Bulgaria is among the European Union countries where fathers’ participation in family leave is the lowest in the bloc, according to a new report.
Like other EU countries, participation has increased, from three per 100 live births in 2008 to 11 in 2016, according to the Eurofound report, “Parental and paternity leave – Uptake by fathers”.
“The number of fathers taking advantage of their paternity leave entitlements has been on the rise in most countries over the past decade.
“However, with the exception of the initial family time typically taken around the time of the birth of the child, the data on parental leave suggest that this benefit is not yet fully exploited,” according to Eurofound (the European Foundation for the Improvement of Living and Working Conditions).
The report shows that a good number of countries with available data have low levels of fathers’ participation in family leave – Bulgaria, Czech Republic, Croatia, Hungary and Romania.
Bulgarian law on paternity leave provides for 15 calendar days of leave immediately after delivery of the baby: 90 per cent of the average gross wage or average daily contributory income for up to 15 calendar days if there are 12 months of social security contributions.
The father can use the remainder of 410 days’ parental leave with the consent of the mother once the child is six months old: 90 per cent of the average gross salary.
The law provides for leave where the children are up to two years old (two years and six months for every additional child). This can be transferred to the father, grandmother or grandfather. From October 2018, there is a flat rate of the equivalent of 174 euro, according to the Eurofound report.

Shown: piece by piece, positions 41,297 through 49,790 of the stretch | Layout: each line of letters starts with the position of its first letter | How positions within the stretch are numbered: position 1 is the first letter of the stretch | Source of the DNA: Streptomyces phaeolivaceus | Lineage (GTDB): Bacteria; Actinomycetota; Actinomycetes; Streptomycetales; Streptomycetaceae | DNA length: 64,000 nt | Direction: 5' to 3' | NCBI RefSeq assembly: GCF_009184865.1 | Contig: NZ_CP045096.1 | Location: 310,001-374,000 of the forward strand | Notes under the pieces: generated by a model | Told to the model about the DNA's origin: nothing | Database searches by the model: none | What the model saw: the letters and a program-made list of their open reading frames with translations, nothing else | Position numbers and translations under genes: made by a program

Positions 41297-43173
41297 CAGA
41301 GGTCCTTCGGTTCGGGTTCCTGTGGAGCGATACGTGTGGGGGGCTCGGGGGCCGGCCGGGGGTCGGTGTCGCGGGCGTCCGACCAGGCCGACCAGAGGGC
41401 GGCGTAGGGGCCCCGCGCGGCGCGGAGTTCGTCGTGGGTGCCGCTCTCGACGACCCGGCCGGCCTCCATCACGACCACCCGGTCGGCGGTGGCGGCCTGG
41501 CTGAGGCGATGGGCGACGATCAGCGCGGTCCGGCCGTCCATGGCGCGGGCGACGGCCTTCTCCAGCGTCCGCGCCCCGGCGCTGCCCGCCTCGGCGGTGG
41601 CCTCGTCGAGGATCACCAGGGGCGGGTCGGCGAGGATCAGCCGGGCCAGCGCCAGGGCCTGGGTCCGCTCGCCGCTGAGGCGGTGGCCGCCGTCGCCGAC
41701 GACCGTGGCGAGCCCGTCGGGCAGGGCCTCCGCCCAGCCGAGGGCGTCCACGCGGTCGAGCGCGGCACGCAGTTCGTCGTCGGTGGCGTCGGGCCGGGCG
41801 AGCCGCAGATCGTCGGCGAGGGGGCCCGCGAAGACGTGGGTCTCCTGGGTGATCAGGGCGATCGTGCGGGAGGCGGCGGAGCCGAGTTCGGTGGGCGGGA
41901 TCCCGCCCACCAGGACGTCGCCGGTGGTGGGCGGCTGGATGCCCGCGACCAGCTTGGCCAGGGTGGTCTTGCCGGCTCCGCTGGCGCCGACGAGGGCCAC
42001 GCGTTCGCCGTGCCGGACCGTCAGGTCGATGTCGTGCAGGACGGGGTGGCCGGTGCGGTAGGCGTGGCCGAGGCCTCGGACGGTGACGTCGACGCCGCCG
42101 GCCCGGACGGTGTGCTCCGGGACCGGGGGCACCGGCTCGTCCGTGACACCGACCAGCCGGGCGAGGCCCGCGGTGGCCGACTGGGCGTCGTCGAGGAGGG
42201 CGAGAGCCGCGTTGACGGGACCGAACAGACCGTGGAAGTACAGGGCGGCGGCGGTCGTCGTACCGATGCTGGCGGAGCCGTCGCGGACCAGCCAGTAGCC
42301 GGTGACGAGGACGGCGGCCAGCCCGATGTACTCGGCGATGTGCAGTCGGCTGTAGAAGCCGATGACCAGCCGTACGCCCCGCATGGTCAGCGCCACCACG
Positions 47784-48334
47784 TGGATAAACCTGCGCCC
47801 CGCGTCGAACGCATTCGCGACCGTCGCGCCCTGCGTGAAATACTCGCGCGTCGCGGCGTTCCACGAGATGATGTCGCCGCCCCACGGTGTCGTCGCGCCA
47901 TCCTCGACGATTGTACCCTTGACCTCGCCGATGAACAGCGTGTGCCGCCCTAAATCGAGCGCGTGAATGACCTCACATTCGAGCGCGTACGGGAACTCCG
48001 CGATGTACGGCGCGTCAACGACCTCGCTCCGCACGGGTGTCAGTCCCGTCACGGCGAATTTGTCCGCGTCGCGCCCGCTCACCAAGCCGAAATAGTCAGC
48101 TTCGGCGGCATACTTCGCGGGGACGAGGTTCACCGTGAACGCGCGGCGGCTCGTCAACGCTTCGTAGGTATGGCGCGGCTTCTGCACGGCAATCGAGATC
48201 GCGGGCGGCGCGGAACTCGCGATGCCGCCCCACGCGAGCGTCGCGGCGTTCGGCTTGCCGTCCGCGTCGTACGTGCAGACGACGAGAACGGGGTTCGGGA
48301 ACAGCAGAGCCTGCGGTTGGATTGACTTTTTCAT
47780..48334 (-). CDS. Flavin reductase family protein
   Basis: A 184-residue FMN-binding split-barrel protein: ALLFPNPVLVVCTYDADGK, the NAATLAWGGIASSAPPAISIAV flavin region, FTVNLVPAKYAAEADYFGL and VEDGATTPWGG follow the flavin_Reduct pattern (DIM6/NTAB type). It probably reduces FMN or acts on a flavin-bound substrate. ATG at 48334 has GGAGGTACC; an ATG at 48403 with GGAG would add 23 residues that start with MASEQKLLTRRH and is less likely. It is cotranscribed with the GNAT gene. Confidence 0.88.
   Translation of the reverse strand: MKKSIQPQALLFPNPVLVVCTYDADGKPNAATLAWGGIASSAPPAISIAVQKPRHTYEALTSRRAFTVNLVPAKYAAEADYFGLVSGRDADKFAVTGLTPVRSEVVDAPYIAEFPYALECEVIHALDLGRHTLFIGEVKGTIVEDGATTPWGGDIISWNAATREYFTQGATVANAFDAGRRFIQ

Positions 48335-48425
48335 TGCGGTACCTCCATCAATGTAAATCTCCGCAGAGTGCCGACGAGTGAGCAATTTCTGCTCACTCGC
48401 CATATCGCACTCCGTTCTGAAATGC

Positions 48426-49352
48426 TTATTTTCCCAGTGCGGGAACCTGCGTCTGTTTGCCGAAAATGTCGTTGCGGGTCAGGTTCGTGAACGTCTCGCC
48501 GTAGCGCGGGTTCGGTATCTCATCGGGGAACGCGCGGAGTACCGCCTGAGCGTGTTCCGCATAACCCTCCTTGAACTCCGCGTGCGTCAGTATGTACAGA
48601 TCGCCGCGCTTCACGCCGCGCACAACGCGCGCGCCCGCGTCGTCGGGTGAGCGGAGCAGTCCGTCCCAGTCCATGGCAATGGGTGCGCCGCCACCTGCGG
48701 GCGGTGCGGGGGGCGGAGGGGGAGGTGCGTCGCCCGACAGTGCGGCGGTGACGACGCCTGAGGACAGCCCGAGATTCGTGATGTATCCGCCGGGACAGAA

All EU member states now have in place a paid entitlement for fathers to spend time with their children, either in the months around the time of the child’s birth or after this time. Between 2016 and 2018, the Czech Republic, Ireland and Cyprus were the last EU countries to introduce such an entitlement for fathers.
However, this is not an individual right for fathers in all countries; in some countries, it is a family rather than individual right.
Sometimes a father’s entitlement to it depends on the mother’s entitlement. Often, sub periods of ‘parental leave’ or ‘childcare’ are transferable between the parents, but it as is not always possible for both parents to take the leave (at least for a short period of time), in some cases the mother has to give her consent for the right to be transferred to the father, the report said.
While paternity leave taken around the time of the child’s birth is typically well paid – in the majority of cases with no significant loss of earnings – the periods are usually very short, ranging from a week or less (Czech Republic, Greece, Hungary, Italy, Luxembourg, Malta and the Netherlands) to two weeks (Belgium, Cyprus, Denmark, Estonia, France, Ireland, Latvia, Norway, Poland and the United Kingdom); and in a few countries, the period is over two weeks.
Parental leave, in contrast, is typically less well compensated. In only about a third of the countries, the replacement ratio stands somewhere between 80 per cent and 100 per cent, but typically also with some upper thresholds and/or for shorter periods of the leave.
The report shows that progress has been made in several countries on increasing the share of fathers taking parental leave (Austria, Estonia for higher rates of benefits, Finland, Germany, Italy, Lithuania, Portugal), or in maintaining already high levels (Belgium, Luxembourg, Sweden).
But the research also shows that a good number of countries with available data remain at low levels of father participation (Bulgaria, Croatia, Czech Republic, Hungary, Romania), despite some partial growth (Estonia for those receiving lower amounts of compensation, or Slovakia), Eurofound said.
(Photo: Manolis Kanakis/ freeimages.com)